PRECAUTIONS: Before taking ivacaftor, tell your doctor or pharmacist if you are allergic to it; or if you have any other allergies. This product may contain inactive ingredients, which can cause allergic reactions or other problems. Talk to your pharmacist for more details.Before using this medication, tell your doctor or pharmacist your medical history, especially of: liver disease.This drug may make you dizzy. Alcohol or marijuana (cannabis) can make you more dizzy. Do not drive, use machinery, or do anything that needs alertness until you can do it safely. Limit alcoholic beverages. Talk to your doctor if you are using marijuana (cannabis).Before having surgery, tell your doctor or dentist about all the products you use (including prescription drugs, nonprescription drugs, and herbal products).During pregnancy, this medication should be used only when clearly needed. Discuss the risks and benefits with your doctor.It is unknown if this medication passes into breast milk. Consult your doctor before breast-feeding.

            DRUG INTERACTIONS: See also How To Use section.Drug interactions may change how your medications work or increase your risk for serious side effects. This document does not contain all possible drug interactions. Keep a list of all the products you use (including prescription/nonprescription drugs and herbal products) and share it with your doctor and pharmacist. Do not start, stop, or change the dosage of any medicines without your doctor's approval.Other medications can affect the removal of ivacaftor from your body, which may affect how ivacaftor works. Examples include rifamycins (such as rifabutin), drugs for seizures (such as carbamazepine, phenytoin), St. John's wort, among others.

            OVERDOSE: If someone has overdosed and has serious symptoms such as passing out or trouble breathing, call 911. Otherwise, call a poison control center right away. US residents can call their local poison control center at 1-800-222-1222. Canada residents can call a provincial poison control center.

            NOTES: Do not share this medication with others.Lab and/or medical tests (such as CFTR gene testing, liver/lung function, eye exams) will be done before you start taking this medication and while you are taking it. Keep all medical and lab appointments. Consult your doctor for more details.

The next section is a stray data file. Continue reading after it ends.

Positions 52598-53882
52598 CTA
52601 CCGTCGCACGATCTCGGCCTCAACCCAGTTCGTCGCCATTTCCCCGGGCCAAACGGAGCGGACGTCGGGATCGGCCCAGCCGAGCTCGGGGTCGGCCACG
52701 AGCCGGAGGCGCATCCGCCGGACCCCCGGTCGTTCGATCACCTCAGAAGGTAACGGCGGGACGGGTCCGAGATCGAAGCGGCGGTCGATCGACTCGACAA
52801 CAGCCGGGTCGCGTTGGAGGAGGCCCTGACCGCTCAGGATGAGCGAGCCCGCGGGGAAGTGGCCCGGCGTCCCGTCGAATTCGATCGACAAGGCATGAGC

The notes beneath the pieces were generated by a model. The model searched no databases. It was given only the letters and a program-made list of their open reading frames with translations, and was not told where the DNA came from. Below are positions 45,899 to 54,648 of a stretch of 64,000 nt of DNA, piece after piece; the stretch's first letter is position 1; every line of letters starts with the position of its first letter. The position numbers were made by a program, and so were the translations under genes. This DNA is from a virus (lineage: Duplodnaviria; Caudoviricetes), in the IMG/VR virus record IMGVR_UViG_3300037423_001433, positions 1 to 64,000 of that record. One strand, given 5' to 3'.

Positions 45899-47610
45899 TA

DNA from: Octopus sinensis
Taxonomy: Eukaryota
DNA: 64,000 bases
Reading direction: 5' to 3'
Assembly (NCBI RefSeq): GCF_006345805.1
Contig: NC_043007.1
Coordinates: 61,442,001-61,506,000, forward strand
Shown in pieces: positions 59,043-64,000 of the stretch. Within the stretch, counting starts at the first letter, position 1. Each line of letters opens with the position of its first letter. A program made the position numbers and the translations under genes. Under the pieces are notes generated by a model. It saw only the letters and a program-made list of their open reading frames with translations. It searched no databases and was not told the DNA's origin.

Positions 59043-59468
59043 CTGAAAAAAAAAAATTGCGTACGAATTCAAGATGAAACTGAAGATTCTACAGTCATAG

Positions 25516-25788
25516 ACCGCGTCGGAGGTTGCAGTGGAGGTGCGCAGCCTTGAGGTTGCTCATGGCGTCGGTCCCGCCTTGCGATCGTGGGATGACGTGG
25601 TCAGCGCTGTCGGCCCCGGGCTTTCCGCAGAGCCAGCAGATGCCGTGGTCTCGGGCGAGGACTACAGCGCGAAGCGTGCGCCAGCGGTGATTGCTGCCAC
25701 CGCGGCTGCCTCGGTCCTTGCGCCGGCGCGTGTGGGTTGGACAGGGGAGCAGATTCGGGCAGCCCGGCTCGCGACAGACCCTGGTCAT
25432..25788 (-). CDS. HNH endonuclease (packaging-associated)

MISSED DOSE: If you miss a dose, take it as soon as you remember. If it is less than 6 hours until the next dose, skip the missed dose. Take your next dose at the regular time. Do not double the dose to catch up.

            STORAGE: Store at room temperature away from light and moisture. Do not store in the bathroom. Keep all medications away from children and pets.Do not flush medications down the toilet or pour them into a drain unless instructed to do so. Properly discard this product when it is expired or no longer needed. Consult your pharmacist or local waste disposal company.

            Information last revised December 2022. Copyright(c) 2022 First Databank, Inc.

            IMPORTANT: HOW TO USE THIS INFORMATION: This is a summary and does NOT have all possible information about this product. This information does not assure that this product is safe, effective, or appropriate for you. This information is not individual medical advice and does not substitute for the advice of your health care professional. Always ask your health care professional for complete information about this product and your specific health needs.

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            Formulary

            FormularyPatient Discounts

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            The above information is provided for general informational and educational purposes only. Individual plans may vary and formulary information changes. Contact the applicable plan provider for the most current information.

            Tier Description
            1 This drug is available at the lowest co-pay. Most commonly, these are generic drugs.
            2 This drug is available at a middle level co-pay. Most commonly, these are "preferred" (on formulary) brand drugs.
            3 This drug is available at a higher level co-pay. Most commonly, these are "non-preferred" brand drugs.
            4 This drug is available at a higher level co-pay. Most commonly, these are "non-preferred" brand drugs or specialty prescription products.
            5 This drug is available at a higher level co-pay. Most commonly, these are "non-preferred" brand drugs or specialty prescription products.
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            NC NOT COVERED – Drugs that are not covered by the plan.
            Code Definition
            PA Prior Authorization
            Drugs that require prior authorization. This restriction requires that specific clinical criteria be met prior to the approval of the prescription.
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            Medscape prescription drug monographs are based on FDA-approved labeling information, unless otherwise noted, combined with additional data derived from primary medical literature.